Sunday, 18 June 2017

The Central Corridor is no Option for Uganda

Ugandan Line designed  for Double tack wagons
 Tanzania’s efforts to woo Uganda to abandon its Railways link through Kenya in favour of the Central Corridor have come to naught, we ca report. A paper, by the Uganda Ministry of Works and Transport has dismissed the route as a low priority route for Uganda.

The document, seen by this publication also defines the key factors in the decision to invest in a modern railway line.

Top on the agenda is savings in transit time, robustness, reliability, and maintenance costs in that order.  In all these variables the central Corridor -which traverses Tanzania- scored poorly, making it a no option for Uganda.

The paper, an analysis of the SGR projects in East Africa, demonstrates why the central Corridor is not an option for Uganda. It demonstrates that the Central line is three days slower than the Northern Corridor even if they are built of the same standard. Dar-Es-Salaam port is 1548 Km away from Kampala compared to Mombasa port which is 1250 km away.
This is an expensive but reliable model

Of the 1548 Km, 1228Km are on land and 320Km are on water- across Lake Victoria. This in itself calls for investment in sea-going vessels and improvement of the Ports in both Mwanza in Tanzania and Port bell in Uganda.

Even with these investments, the document demonstrates, the Tanzanian route in not an option for Uganda whose ambition is to be a middle income country with a GDP per capita of $9500 a year by 2040. To get there, Uganda needs to attract investment into heavy industry producing “for high-end markets in Europe, North America, Asia and other developed countries.” Consequently it needs fast, reliable, robust and efficient transport system

 In terms of robustness of the line, the paper demonstrates that the Northern corridor SGR, which is Class One Chinese standard, has a capacity of transporting more than 8000 containers per day in 40 trains each carrying 216 containers. The Tanzania route on the other hand, is restricted to 216 containers due to vessel restrictions.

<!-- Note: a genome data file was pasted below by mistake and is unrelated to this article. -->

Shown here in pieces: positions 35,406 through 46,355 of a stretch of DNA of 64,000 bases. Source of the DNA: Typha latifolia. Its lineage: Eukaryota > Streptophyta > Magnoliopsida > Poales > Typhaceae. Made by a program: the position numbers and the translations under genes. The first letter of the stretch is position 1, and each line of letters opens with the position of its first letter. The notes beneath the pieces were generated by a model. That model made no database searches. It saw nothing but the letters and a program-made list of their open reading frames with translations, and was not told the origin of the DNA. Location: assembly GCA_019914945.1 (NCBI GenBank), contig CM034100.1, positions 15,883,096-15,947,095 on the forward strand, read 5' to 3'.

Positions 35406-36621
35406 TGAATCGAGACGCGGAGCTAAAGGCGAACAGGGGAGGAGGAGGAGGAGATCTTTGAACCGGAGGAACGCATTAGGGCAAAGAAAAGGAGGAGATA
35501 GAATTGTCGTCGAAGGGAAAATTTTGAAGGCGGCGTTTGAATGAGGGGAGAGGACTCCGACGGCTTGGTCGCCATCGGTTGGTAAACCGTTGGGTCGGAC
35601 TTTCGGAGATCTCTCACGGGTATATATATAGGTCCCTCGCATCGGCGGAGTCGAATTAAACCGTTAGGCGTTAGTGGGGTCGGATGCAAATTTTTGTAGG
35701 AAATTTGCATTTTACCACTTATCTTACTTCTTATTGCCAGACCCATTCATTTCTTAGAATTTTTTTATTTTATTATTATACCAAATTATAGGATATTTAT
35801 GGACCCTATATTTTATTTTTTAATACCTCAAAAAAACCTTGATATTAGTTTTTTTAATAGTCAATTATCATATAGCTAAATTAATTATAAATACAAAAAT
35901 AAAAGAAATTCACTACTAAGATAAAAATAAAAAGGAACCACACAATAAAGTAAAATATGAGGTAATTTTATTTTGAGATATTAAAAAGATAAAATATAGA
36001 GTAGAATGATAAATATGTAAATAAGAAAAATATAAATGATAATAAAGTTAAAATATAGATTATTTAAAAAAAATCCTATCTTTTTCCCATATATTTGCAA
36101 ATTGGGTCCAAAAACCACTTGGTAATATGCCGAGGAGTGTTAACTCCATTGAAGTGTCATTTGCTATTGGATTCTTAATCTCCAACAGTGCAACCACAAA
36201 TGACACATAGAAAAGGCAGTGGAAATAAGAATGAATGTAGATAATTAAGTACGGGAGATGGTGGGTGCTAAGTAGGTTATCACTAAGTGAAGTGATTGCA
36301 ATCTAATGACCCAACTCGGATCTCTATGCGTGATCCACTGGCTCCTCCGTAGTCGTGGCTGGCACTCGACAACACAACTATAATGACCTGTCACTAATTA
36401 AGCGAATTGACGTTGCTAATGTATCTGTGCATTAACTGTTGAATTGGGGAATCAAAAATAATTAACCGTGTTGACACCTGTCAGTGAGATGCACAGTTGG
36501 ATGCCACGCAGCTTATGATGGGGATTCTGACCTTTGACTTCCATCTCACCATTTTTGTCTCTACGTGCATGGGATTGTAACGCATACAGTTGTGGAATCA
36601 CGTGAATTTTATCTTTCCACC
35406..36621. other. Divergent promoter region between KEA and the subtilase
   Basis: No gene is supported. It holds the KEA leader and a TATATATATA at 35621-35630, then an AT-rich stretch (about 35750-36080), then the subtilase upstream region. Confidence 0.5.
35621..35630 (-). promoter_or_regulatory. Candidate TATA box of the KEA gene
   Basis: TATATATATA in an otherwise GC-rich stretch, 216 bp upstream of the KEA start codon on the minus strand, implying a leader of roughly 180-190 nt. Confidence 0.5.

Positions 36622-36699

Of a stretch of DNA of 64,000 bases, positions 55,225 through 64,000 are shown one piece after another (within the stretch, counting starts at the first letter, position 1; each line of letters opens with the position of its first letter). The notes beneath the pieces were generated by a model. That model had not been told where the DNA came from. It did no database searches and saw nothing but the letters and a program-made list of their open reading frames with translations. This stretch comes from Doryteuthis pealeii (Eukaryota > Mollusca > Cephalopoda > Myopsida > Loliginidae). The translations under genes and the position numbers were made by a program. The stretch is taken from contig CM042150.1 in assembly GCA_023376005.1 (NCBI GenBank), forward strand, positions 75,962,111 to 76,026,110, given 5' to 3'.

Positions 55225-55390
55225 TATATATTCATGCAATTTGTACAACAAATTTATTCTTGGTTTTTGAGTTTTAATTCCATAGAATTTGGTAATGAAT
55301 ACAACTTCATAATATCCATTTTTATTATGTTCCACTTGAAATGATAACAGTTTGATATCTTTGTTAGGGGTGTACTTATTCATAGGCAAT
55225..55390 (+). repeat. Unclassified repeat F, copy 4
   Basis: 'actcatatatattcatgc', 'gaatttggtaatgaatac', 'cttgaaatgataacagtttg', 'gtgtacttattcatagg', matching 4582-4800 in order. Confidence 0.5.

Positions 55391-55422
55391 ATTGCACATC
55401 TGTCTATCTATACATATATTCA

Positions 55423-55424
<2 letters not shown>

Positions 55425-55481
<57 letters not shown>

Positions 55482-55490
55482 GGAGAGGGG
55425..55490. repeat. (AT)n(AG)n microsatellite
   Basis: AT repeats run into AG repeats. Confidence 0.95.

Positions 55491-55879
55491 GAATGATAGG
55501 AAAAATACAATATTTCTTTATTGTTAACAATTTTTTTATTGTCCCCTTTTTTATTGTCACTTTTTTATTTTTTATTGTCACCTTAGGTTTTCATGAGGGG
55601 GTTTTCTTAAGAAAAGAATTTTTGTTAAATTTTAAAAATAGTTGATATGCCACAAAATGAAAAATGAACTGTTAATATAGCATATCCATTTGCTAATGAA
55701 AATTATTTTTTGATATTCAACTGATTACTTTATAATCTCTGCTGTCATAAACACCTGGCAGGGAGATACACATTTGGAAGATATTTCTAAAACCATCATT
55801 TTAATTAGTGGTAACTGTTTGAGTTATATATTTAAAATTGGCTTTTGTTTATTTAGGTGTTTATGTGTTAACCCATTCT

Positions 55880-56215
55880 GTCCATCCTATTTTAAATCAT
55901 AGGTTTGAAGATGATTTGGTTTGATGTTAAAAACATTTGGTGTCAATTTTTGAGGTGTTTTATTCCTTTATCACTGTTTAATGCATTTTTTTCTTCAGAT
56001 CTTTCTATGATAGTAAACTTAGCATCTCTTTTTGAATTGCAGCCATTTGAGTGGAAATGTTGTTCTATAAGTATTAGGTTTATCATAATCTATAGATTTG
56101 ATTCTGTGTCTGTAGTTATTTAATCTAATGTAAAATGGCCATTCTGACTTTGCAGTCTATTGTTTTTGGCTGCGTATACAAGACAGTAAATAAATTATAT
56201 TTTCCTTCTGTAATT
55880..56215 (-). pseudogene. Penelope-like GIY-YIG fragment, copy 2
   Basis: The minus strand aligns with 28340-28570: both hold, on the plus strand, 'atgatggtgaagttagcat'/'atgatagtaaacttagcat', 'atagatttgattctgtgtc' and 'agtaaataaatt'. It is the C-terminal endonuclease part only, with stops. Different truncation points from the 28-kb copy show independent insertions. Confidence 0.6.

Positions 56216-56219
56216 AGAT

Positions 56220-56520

It will take 5 ferries to carry the 216 containers for the 320 km trip across Lake Victoria. Each ferry has a capacity of 44 containers. To off load and load and transport the 216 containers across the Lake will take an additional 15 hours, says the paper.

This will raise the total transit time on the Tanzanian route to more than 72 hours. And the report adds a caveat, “that is being optimistic.”  To the contrary, the Kenyan route will take 24 hours to transport freight from Mombasa to Kampala, it says.

Comparing the Ports capacity, the paper says that the Mombasa port is three times bigger than the Port of Dar-Es-salaam. The paper, though, was published before Tanzania inked the deal to expand the Dar- port.

The paper says that the central corridor is not popular with Ugandans who transport only 0.5 million tons of freight per year compared to the Northern Corridor which ships more than 10 million tones a freight a year.

 It questions Tanzania’s contracting mode which, it says, places a lot of risk on the employer- in this case the Tanzania government. The Model- Design and Build- is fraught with risks due to potential for design and construction errors that could impact negatively on train operations. 

The Ugandan Model is ECP/Turnkey which places all design and engineering risks on the contractor. Here the Contractor purchases the Materials and Equipment including Locomotives and Commission’s them.

In terms of reliability, the paper tears apart the Tanzanian and Ethiopian lines. Both are low quality compared to the Northern Corridor SGR. The Ethiopian line is Class 2 Chinese standard while Tanzania opted for AREMA standard. Both are designed to carry a maximum of 20 million tons a year. The Northern corridor -which traverses Kenya-is designed to ship up to 35 million tons a year.

 The implication here, says the paper, is that should demand for railway services rise in both Tanzania and Ethiopia, they will have to build additional lines to meet demand.  The Northern Corridor line, is sufficiently robust to accommodate future demand increases.

The paper advises that for projects designed to last 100 years, the initial sunk capital should not inform the decision to invest. It argues that the life time maintenance cost of a project should inform the decision. In the case of SGR says the paper, the Maintenance cost for the Class one line are lower than the other two.